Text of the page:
If you are looking for non-Windows options or even other Windows options that are not created by Microsoft, historically many folks used an open source program called TrueCrypt, but active development for this recently ended.  You can still use this product, but just know that any new issues will not be fixed.  With this being said, this code base has been forked and in the process of being turned into a free product called CipherShed, which will work on Windows, Mac OS and GNU/Linux.


If any of the above don’t fit the bill for you, here are some other options for you to look at and consider.


Combining Serv-U with one of the options listed above ensures that you data is completely secure, both in-transit and at rest.

Hello fellow network diagram geeks!  I'm excited to announce that NTM v2.2 beta1 is now available.  It has been quite some time since we've had a beta for NTM, but we're making some big changes and we need your input.


Let's take a look at what's new in this beta.


Modular Scanning


This is the big one!  We've fundamentally changed how scanning works in NTM.


What is Modular Scanning?

Since NTM's inception, one scan has resulted in one map.  To make multiple maps, you perform multiple scans.  Each map may contain any or all nodes found during the scan.  If you want to map a different part of your network, start over with a scan.  If you want to create a different view of the same network (L2 vs L3 diagrams anyone?), start over with a new scan.  Map getting too big and unwieldy?  Start over with a smaller scan.  This worked, but we think there's a better way.


In beta1, we introduce the concept of topology databases (shout out to you OSPF engineers out there!).  Now, when you perform a network scan, what you discover with NTM is saved in what we call a topology database.  You then build maps based upon the data in the topology database.  One map, 20 maps; however many maps you want.  All maps are stored in the topology database they're built from.  A single file on your hard drive contains a topology database and all maps built upon it.


This realignment of core functionality is simple to explain, but has had a big impact on how NTM works and how you interact with it.


How Does Modular Scanning Help Me?


Modular scanning lets you:

  • Scan once for your whole environment.
  • Build maps on the fly without performing new scans.
  • Flip between maps quickly because the maps are based on the same topology database.
  • Copy nodes (including their layout) between maps because the maps are based on the same topology database.
  • Keep your NTM diagrams updated with a single manual rescan or rescan schedule.
  • Spend more of your time making useful maps and less of your time configuring, scheduling, and waiting on scans.


In addition, the rendering changes (described in the next section) that were required to deliver modular scanning properly provide the following additional benefits:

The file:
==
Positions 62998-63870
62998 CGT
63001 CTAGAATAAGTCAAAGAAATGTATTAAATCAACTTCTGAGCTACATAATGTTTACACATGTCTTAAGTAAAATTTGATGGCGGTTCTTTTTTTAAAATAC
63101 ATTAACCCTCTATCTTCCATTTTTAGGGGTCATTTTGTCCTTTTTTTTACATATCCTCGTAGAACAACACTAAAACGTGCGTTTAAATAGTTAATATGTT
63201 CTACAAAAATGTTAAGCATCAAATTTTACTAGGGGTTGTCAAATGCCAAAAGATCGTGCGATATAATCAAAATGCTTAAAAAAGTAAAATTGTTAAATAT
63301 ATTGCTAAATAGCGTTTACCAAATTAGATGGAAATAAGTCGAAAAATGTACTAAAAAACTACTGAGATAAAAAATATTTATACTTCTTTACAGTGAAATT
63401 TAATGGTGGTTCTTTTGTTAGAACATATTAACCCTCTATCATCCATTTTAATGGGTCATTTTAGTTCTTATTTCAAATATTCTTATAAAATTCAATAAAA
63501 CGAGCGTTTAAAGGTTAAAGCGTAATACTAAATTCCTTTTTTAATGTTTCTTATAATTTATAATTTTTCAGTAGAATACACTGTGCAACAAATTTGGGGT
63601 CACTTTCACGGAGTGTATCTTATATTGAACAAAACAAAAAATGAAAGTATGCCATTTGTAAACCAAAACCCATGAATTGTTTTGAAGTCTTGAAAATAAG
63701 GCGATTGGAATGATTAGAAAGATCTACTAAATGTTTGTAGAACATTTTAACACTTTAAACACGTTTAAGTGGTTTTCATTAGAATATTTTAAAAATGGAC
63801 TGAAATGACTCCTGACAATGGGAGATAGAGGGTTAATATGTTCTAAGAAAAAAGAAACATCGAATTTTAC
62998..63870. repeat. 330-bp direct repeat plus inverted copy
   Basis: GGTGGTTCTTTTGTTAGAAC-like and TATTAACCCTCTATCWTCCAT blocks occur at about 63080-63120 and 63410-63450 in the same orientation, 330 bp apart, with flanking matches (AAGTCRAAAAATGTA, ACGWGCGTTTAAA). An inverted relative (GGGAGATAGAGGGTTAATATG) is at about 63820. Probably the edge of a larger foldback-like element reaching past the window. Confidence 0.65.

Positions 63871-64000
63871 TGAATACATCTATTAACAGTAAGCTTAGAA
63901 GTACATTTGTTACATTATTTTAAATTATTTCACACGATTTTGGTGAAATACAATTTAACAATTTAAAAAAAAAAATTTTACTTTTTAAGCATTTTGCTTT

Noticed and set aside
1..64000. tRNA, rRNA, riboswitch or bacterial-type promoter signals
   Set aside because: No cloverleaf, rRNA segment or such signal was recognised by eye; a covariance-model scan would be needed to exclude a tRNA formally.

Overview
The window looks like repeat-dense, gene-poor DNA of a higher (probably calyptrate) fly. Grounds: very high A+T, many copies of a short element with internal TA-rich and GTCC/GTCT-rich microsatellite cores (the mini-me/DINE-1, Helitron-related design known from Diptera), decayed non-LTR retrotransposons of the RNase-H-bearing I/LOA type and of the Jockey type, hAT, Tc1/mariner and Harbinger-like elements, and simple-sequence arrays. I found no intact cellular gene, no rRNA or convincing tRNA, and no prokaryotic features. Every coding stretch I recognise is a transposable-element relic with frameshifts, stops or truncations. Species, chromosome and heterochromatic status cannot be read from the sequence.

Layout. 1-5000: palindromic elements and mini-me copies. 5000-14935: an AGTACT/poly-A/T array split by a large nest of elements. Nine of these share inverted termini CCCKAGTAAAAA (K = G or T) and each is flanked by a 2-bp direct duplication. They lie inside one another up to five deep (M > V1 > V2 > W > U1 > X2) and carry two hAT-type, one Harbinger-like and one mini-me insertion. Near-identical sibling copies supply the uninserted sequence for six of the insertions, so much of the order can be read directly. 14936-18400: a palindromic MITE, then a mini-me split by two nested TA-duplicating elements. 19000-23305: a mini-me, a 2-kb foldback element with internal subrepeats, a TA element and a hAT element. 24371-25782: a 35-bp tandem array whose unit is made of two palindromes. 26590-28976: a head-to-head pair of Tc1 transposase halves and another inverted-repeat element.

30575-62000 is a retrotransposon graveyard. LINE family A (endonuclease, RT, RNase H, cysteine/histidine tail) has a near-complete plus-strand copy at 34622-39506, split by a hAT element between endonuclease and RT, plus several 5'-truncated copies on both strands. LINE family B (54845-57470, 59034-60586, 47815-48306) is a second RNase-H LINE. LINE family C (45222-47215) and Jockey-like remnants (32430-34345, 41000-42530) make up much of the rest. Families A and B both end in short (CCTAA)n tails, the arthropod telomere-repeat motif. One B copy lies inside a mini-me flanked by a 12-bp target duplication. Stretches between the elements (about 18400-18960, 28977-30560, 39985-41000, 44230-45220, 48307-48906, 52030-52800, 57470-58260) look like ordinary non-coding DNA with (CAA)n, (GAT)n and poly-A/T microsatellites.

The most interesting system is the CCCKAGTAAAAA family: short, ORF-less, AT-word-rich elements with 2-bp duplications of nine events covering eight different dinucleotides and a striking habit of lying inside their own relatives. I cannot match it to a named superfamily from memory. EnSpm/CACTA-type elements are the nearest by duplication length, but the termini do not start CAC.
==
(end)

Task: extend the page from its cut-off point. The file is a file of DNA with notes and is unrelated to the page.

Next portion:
• NTM's is faster and scales better in medium and large environments.  Try it.
  • Auto Arrange functions tend to produce more appropriate icon layouts without so much extra space.


Rendering Change

When we started down this path, we knew we would also have to significantly change how we render nodes.  In previous versions of NTM, filters were used to control whether nodes would display or not.  Enabling filters or disabling filters does not give NTM any indication of where you would actually like to place those nodes.  As a result, whether you were displaying all of your discovered nodes or 5% of your discovered nodes, NTM always kept track of every node and where it was on the screen to prevent the nodes from overlapping.  Although there were some benefits to this, there were two big negative effects:

  • Displaying maps where many nodes were discovered took more compute resources than was necessary.  Maps with many discovered nodes could be slow or laggy feeling, even if only a handful of nodes were actually visible.
  • When many nodes were hidden, the Auto Arrangement functions would often separate node icons by huge amounts of distance to make room for nodes that were hidden in between the visible nodes.


We knew modular maps will  naturally result in users doing bigger scans.  The performance issues and layout issues noted above would cause severe problems at that scale.


So we fixed them.  NTM now only renders nodes that are actually on the map.  All nodes exist in the topology database.  You place nodes onto your map by dragging and dropping from the left hand pane (ala Network Atlas), and the nodes that you don't want to see don't bog you down or cause rendering oddities.


While NTM's scalability and performance used to revolve around the total number of discovered nodes regardless of how many nodes were displayed, it now revolves around how many nodes are displayed on the map you're looking at.

Filters.pngDrag and Drop.png

Icons, Icons, Icons!


You want better icons, bigger icons, smaller icons, custom icons, icon alignment, icon spacing, and anything else icon related we're willing to build.  We've heard you.  Let's see how much of this functionality we can show in one screenshot: